It's interesting that you wouldn't recommend Offenbach because it is too hard - does being harder than the grade (assuming you sing the song well) matter? I am thinking of The Sandman's song, which is grade 6 ABRSM and I think well within her capabilities and suits her voice. But admittedly not very musical like, if that is an issue.

I don't know whether anyone has a view on the Matilda song, as it is not yet on any lists.

I've had a look at the LCM syllabus list of suggestions, but songs pre 1920 are pretty thin on the ground, and of course have to suit the voice.
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#4 BitterSweet

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Posted 01 May 2013 - 15:40

fadedpages was going to submit The Sandman Song for Grade 7, and her programme as a whole was deemed "hard" by the examiner. She did change it, but the song she picked was actually easier. My current list for Grade 8 is madly difficult - declared a diploma list by my teacher (but I picked it, and I'm working at a DipABRSM level generally).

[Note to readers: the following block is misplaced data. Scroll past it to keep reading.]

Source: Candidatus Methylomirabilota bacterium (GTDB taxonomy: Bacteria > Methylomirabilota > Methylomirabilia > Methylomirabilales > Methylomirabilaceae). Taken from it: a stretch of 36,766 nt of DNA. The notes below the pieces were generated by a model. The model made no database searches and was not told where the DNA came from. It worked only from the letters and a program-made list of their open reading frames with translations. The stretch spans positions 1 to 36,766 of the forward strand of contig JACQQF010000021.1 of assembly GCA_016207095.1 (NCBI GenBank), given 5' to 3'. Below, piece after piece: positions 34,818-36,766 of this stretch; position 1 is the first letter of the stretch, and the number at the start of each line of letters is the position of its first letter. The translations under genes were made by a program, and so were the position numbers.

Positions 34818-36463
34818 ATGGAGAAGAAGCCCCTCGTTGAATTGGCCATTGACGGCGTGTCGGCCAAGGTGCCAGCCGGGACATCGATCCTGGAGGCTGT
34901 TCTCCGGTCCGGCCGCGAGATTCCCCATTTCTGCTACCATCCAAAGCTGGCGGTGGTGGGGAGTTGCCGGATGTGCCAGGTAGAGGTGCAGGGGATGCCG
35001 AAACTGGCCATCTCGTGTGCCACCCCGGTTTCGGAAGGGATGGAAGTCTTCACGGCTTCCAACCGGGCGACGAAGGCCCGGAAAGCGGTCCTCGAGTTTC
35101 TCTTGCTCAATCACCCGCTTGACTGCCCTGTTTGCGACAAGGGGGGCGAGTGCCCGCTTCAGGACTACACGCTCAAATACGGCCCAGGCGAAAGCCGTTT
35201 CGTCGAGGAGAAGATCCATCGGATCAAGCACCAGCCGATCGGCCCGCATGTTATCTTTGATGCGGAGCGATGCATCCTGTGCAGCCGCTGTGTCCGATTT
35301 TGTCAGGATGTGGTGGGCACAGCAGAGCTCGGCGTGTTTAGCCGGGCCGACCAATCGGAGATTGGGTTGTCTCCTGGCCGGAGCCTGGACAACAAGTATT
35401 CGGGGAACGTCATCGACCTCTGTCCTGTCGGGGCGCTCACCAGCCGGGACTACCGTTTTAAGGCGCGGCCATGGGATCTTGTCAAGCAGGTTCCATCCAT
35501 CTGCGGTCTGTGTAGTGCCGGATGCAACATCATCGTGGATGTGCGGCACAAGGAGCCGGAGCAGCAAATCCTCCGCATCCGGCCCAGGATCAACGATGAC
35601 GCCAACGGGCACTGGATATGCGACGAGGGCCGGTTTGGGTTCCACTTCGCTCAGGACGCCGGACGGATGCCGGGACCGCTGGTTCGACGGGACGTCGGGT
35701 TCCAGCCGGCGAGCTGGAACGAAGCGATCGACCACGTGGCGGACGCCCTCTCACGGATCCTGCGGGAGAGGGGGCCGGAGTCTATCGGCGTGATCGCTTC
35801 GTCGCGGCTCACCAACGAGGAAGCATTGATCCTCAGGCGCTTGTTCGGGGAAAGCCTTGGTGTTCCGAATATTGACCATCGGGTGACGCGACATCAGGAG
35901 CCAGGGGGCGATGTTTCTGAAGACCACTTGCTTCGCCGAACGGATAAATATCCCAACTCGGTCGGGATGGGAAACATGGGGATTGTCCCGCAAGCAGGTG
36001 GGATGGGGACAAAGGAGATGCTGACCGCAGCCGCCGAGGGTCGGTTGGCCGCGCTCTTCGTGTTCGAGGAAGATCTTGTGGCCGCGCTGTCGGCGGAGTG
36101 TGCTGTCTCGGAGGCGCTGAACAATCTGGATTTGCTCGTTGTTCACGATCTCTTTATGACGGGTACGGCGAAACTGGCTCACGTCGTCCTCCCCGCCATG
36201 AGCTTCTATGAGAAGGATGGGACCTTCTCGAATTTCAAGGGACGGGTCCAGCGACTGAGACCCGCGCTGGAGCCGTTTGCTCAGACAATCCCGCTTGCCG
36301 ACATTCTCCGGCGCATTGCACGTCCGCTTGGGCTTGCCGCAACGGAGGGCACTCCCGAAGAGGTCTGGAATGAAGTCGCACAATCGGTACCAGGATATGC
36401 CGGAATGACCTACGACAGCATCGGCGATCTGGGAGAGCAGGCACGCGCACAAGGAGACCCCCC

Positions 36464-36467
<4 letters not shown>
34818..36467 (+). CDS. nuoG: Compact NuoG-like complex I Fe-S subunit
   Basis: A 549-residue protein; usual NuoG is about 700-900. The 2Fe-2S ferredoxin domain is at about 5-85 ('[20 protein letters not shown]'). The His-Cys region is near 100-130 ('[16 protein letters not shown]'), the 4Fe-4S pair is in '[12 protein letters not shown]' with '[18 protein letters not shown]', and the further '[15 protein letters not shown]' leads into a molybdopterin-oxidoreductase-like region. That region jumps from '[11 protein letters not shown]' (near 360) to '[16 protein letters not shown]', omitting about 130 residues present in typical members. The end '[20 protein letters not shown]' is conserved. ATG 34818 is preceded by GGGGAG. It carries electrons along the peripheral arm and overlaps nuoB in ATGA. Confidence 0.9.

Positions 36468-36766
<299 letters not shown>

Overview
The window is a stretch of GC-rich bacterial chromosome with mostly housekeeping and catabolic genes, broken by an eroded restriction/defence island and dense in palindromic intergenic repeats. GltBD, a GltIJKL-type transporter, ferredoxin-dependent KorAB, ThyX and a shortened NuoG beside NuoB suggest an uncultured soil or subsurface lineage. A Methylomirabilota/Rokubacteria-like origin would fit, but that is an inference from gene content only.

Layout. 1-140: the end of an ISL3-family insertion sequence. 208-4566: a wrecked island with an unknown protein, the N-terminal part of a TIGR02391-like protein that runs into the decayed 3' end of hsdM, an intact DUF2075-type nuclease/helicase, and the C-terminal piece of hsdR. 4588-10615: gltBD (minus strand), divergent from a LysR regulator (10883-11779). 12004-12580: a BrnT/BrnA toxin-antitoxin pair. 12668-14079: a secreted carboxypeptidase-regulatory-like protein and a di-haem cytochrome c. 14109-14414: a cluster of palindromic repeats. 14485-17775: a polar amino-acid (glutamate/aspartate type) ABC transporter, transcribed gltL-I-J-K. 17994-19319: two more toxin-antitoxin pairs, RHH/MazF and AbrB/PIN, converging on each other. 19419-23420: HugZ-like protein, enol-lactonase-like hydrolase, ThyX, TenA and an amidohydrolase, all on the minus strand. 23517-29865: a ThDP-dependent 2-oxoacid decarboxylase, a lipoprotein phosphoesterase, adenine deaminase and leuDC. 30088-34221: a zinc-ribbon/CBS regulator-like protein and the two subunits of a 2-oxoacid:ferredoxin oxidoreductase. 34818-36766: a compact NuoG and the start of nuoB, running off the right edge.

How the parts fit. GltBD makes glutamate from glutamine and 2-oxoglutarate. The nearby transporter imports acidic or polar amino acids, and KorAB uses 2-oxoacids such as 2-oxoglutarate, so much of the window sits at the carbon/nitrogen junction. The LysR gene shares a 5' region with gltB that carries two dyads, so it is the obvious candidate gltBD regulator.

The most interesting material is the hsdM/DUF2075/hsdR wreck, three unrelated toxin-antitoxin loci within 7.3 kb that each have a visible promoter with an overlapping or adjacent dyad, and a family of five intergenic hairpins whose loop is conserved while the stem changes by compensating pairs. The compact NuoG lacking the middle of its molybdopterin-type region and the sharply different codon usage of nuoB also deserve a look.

Bear in mind difficulty in MT exams is made up of two components - the technical nature of the song, and the emotional portrayal required. A song might be very simple to sing, but very difficult to act properly or vice versa.

If you're working from an AB background, I would add one to the AB level, and then consider if it needs another one adding for emotional content. The Sandman's Song is definitely a Grade 7+ song - it requires some very significant acting to really pull it off.

By all means, submit a more difficult programme, but I really want to emphasise that it's not at all necessary to go for hard for the sake of it!

If you really don't want music hall, why not try some light/comic opera like Edward German?

Oh, and also, remember that if your 10-y-o does Grade 5 now, she's going to have to go through 6, 7 and 8 very slowly because there is no way I could imagine a 12-y-o having the maturity to really act and engage with the complex and difficult emotions required to really succeed with the pieces required at the top levels (divorce, ###, death, abusive relationships, identity crisis, more ###).